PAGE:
You'll want to add weight to tubes to cast them with enough force so they skip and then sink upon entry. Use weighted hooks, like Falcon Lures Bait-Jerker models, or simply insert a weight into the tube. You can use weights specifically designed for tubes or insert a worm weight between 1/16 to 1/4 ounce into the tube's body. With a worm weight insert a tooth pick horizontally, and behind it, to peg it in place. Another alternative is using a bell sinker in combination with Eagle Claw's High Performance Hook. Stuff the sinker in the tube, then rig the bait ensuring you pass the hook point through the bell sinker's eye. Once rigging is complete, fasten the hook's patented clip to hold the plastic and sinker in place.

The weight's location on the tube will influence its underwater action. A front-weighted tube will nose dive in a tight spiral, while a center-weighted one will shimmy or glide in a larger circle in a horizontal position.

The Gear You Need

I recommend skipping with a spinning outfit. Spinning reels' stationary spools let line unravel without tangles from the irregular surge-and-bounce pull of line from a skipping bait. You'll want to use 12- to 17-pound-test fluorocarbon or 20- to 30-pound-test superlines for their strength and abrasion resistance. Fluorocarbon is virtually invisible in the water, making it the better choice for clear lakes.

When it comes to rods, you can skip a tube with any length of stick; however, shorter rods provide more manoeuvrability around docks. I use a 5'4" G. Loomis (SJR642) spinning rod specifically designed for skipping baits. It has a fast tip that loads with a snap of the wrist, and unloads quickly enough to propel tubes. It also has enough backbone to pull bass from cover.

How to Skip a Tube

To skip a tube, start with 6 to 12 inches of line between your rod tip and the bait. Begin a side arm cast and point the rod tip slightly downward, keeping both hands on the rod to improve casting accuracy and control. With a quick turn of the wrist, spin the tube on the line so that it rotates around the rod tip in a clockwise motion. This manoeuvre adds momentum to the tube. You can skip tubes without this first step, but I find it improves my casting distance.

Skipping Tubes
Tubes with tough plastic noses work best as skipping is an abusive presentation.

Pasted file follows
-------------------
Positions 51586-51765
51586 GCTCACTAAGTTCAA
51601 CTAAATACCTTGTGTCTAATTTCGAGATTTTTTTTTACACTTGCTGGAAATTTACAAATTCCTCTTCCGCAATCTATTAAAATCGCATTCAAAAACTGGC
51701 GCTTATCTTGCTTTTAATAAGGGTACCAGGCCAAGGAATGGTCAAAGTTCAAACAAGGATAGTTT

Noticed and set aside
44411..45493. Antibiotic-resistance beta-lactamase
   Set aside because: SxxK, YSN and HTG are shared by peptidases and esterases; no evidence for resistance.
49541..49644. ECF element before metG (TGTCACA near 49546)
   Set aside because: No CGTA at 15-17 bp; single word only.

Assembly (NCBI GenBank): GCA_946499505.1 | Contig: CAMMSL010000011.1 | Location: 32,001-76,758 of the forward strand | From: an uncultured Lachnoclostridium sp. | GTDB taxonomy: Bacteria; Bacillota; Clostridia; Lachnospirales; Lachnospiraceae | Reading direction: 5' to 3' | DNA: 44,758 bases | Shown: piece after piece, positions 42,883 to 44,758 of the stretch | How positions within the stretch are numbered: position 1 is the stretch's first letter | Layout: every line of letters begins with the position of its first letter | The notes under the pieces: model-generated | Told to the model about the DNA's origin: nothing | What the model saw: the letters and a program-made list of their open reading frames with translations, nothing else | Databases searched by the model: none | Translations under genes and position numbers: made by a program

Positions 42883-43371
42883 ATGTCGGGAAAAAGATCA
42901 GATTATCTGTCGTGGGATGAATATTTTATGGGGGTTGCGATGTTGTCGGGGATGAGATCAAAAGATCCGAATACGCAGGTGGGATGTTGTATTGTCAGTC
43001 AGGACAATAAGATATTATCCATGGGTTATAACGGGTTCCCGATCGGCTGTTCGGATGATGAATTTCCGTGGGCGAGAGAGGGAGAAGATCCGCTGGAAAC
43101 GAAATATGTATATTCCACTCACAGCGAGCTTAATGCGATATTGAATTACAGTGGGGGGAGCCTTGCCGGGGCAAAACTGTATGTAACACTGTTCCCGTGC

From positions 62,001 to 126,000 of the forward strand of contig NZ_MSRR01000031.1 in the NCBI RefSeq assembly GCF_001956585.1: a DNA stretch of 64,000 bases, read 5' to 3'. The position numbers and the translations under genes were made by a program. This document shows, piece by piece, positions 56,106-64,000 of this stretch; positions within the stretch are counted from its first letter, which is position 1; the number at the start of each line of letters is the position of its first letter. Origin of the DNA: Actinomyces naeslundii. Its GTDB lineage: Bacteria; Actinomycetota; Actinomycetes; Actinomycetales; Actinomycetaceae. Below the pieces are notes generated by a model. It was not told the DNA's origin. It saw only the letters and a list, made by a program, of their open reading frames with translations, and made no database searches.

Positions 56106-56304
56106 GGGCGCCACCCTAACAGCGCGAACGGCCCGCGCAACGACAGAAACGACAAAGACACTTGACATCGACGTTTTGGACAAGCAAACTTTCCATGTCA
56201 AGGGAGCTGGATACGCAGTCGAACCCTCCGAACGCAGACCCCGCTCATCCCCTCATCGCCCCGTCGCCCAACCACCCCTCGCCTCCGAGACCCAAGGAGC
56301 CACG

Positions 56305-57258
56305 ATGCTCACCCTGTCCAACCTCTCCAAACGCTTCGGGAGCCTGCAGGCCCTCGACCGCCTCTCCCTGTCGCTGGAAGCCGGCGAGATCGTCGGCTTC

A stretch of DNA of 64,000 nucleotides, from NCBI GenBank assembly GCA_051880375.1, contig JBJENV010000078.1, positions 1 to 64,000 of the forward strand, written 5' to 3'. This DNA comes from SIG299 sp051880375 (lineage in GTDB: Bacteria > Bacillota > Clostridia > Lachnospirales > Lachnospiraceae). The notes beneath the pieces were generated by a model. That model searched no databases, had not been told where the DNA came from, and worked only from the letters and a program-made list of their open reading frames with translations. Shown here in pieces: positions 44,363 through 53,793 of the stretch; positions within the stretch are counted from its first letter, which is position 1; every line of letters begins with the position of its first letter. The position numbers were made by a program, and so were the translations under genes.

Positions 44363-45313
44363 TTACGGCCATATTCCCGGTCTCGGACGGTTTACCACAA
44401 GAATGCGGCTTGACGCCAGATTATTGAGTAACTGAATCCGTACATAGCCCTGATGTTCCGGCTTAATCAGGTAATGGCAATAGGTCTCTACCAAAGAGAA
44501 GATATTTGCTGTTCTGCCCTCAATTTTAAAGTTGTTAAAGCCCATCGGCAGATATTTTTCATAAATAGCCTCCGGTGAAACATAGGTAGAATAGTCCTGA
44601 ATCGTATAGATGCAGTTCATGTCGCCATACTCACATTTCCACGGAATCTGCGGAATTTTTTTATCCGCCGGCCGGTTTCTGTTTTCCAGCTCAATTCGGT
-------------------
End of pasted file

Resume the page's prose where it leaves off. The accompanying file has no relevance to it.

Immediately after starting to spin the tube, pull back on the rod and begin a side arm cast. As the tube completes half a rotation, snap the rod tip forward. In an ideal cast, the rod tip should unload as the tube completes 3/4 of the rotation.

At this point the bait should shoot forward at a low angle along the water. If the angle is too high, the tube will likely sink, make a big splash, or bounce on too high of an arc to bounce again.

If having difficulty keeping baits low, consider crouching, as a low trajectory is critical to this technique. Think of the perfect stone skip. The rock hops along the water in a series of small, tight splashes before sinking. Replicating this type of skip with a tube will result in controlled casts and subtle splashes. The splashes slow the bait down, and once the tube loses most its momentum it will faintly sink. This type of cast is perfect for getting under docks with minimal space between them and the water.

When penetrating leafy branches dangling in the water, you want a slightly higher skipping angle. Aim the tube in front of the branches so that it breaks through the leaves after the first bounce. To get a higher bounce, either raise the rod tip slightly so the bait hits the water at a higher angle, or keep the bait low but add a stronger snap to your cast so that the tube skips high off the water.

In most instances, the bounce and resistance of the tree's leaves slow the bait down so that the tube's entry has a small splash. Let the bait rest for several seconds to see if any bass are holding under the tree, then give it a few slow pulls. If there aren't any takers, swim the bait from the cover to avoid catching the branches.

Skipping requires calm or ripple water conditions. You can't skip rocks well in rough water and the same applies to tubes. The technique also demands accuracy. As you learn this method, use open water and practice. The mechanics will come through the repetition as will confidence and casting precision. Your reward will come when you lip a bragging-sized bass after threading a tube through the eight-inch clearance offered between the water and a dock! Learning this casting technique gives you one more tool for your angling arsenal. Who knew that the fun and the skills of that childhood game of bouncing stones would transfer to skipping tubes for largemouth bass?